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Editorial

Stop the hypocrisy

El Faro

 
 

El Faro has now revealed that in February, 2014, Arena party leader Ernesto Muyshondt met with leaders of the Mara Salvatrucha and Barrio 18. That meeting is proof that Arena has acted with a double standard. From 2013 onward, it based its electoral campaign on a brutal attack on the FMLN for negotiating the so-called “truce” with the gangs in 2012. Back then, Muyshondt accused the president of betraying the victims of violence and giving in to the gangs. Today he says that dialogue within the law will be necessary to reinsert gang members in society and bring an end to the violence. Two kinds of rhetoric. Two standards.

That Arena campaign, led by its presidential candidate, Norman Quijano, was partly to blame for the decision of the Funes government to end the dialogue with the gangs and allow the truce to die. The government had promised social investment and reinsertion, but that never happened, and the murders began to increase again. Arena’s hypocrisy cornered the hypocritical strategy of Funes, who never publically acknowledged the negotiations with the Mara Salvatrucha and Barrio 18. In a country profoundly wounded and filled with victims, the importance of appearances and the fear of losing votes prevailed, and led to the breaking off a dialogue which, as we now know, was seen as necessary by both the government and the opposition.

It is urgent that the poses and double standards end, once and for all. In 2015, with 6,657 homicides, El Salvador was the most violent country in the world, yet the decision makers here are more concerned with their polling numbers than with saying what they really think and carrying out an integrated strategy which, based on an understanding of the gangs’ roots, would help to make them less violent and get their members reinserted in society – all this without renouncing the role of the police in applying the law, pursuing the gangs and retaking the neighborhoods they currently control.

We assume that Muyshondt isn’t the only politician who has been in dialogue with gang members, just as the so-called truce wasn’t the only instance of dialogue between the government and the gangs. It is known that during the administration of Francisco Flores, the National Public Security Council (CNSP) was in constant dialogue with jailed gang leaders on the subject of improving conditions in the prisons and developing strategies to prevent violence in troubled communities Years later, the Saca administration combined what was known as Super Mano Dura (Super Iron Fist) with a semi-secret but official dialogue with Barrio 18. Those contacts, which eventually came to nothing, were recognized both by the then-leader of Barrio 18, Carlos Ernesto Mojica Lechuga “Viejo Lyn”, and by the then-president of the CNSP, Oscar Bonilla. In addition, the leaders of the Mara Salvatrucha say that they had secret conversations with the Saca administration. Finally, it is false to claim that the State doesn’t negotiate with the gangs. It does this every day when it negotiates plea bargains with their members – and does this, to be sure, with questionable standards, and with no success at reducing impunity.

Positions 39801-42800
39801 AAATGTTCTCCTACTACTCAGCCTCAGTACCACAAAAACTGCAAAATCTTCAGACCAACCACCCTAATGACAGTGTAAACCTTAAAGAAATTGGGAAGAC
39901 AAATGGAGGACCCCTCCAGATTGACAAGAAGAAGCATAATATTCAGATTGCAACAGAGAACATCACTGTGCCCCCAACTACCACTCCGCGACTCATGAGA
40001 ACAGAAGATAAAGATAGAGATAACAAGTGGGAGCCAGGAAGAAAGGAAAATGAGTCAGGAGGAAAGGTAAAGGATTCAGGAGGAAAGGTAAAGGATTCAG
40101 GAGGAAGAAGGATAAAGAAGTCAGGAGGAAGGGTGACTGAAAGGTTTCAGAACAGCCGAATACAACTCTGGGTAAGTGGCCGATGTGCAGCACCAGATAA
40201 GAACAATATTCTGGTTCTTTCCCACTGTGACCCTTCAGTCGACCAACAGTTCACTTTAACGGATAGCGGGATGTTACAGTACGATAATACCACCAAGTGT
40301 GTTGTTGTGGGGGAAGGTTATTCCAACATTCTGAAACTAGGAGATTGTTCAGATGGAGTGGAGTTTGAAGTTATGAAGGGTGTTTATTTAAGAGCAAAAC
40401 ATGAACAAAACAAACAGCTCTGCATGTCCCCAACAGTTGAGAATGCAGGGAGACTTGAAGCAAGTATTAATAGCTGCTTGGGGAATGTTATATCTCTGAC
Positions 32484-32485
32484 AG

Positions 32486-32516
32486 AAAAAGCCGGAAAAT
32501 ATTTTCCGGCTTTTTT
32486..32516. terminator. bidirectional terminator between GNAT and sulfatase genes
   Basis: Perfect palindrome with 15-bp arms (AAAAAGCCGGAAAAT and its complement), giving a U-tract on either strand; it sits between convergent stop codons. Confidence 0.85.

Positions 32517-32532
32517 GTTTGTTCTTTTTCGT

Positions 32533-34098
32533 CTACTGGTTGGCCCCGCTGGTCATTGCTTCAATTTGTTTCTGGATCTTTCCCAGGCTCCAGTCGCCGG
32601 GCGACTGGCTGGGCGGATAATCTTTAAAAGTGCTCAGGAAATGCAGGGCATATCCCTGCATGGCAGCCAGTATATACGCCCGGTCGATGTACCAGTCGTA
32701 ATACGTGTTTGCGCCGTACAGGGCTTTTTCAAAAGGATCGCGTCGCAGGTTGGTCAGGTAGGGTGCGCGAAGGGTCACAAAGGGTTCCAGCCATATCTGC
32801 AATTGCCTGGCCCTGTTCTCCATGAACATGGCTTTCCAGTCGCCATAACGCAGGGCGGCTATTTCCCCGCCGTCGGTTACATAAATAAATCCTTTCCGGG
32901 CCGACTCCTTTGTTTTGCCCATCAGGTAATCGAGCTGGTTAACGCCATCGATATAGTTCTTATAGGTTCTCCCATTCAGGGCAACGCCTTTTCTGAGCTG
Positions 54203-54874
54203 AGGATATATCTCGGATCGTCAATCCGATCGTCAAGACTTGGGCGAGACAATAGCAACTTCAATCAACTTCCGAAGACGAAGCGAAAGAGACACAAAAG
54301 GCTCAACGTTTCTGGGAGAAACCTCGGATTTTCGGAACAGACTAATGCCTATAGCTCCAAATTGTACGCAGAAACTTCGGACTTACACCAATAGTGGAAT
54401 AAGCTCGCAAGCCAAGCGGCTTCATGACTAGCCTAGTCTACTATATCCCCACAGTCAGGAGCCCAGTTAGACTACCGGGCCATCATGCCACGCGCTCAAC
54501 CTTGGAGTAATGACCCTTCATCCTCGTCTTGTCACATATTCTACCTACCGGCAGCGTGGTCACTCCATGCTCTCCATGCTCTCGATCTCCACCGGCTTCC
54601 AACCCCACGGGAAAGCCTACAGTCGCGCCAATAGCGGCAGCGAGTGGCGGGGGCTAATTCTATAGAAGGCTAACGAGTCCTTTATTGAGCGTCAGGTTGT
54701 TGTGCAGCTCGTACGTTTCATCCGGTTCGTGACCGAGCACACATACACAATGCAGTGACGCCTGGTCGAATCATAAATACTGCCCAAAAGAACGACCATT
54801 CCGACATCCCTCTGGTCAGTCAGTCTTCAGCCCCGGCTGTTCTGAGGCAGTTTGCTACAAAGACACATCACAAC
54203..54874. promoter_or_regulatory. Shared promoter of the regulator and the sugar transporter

There is no doubt that Arena must admit its lies and tell the truth. But right now it is the FMLN and the Sanchez Cerén administration which have the greatest responsibility. It would be hypocritical for the left to use Muyshondt’s meeting as a political weapon, since the FMLN, like Arena, negotiated in secret with the gangs. The current president was vice president in the Funes administration, and David Munguía Payés, who headed the dialogue process, is now the Minister of Defense. Benito Lara was Minister of Security in 2015, when the current government increased the repression. When the government took office in 2014, he told El Faro that he would be willing to sit down and dialogue with gang leaders if that would contributed to carrying out his security strategy.

Above all, it would be irresponsible of the FMLN to use Arena’s current striptease to further its political goals. In the past year the Sanchez Cerén government has been obsessed with showing its most merciless and populist side on security-related issues; during this year it has allowed the police to make summary executions almost a modus operandi. Now it has launched a simplistic campaign in favor of emergency measures which would only make things worse. To go down that path is to seek benefit from the victims’ pain and take advantage of people's fears, instead of truly dealing with the causes of those fears. For the government to label Arena as an accomplice of the gangs, and present itself as the scourge of criminals – as Flores and Saca did, with disastrous results in terms of the number of murder victims – would be vile, and wouldn’t help it carry out the true political task which Salvadorans have given it.

It was El Faro which, in 2012, revealed that the first FMLN government had negotiated a reduction in homicides with the gangs. Now El Faro does the same with Arena, revealing that it sought not just election-related favors but also a permanent dialogue if it had won the 2014 presidential election. Hopefully now, with both parties having seen their shameful deeds exposed, they’ll begin to be sincere, to speak without double standards about the blood that’s being shed every day and push for real solutions which take into account the complexity of the gang phenomenon, and which don’t amount to a cynical simplification of the problem. Over the last 20 years, the left and the right have both used and ignored the deaths of Salvadorans in their quests to win elections. In the name of all that is responsible and decent and humane, it is time for this to stop.

 

*The original version of this article was published in spanish in March 14th 2016.

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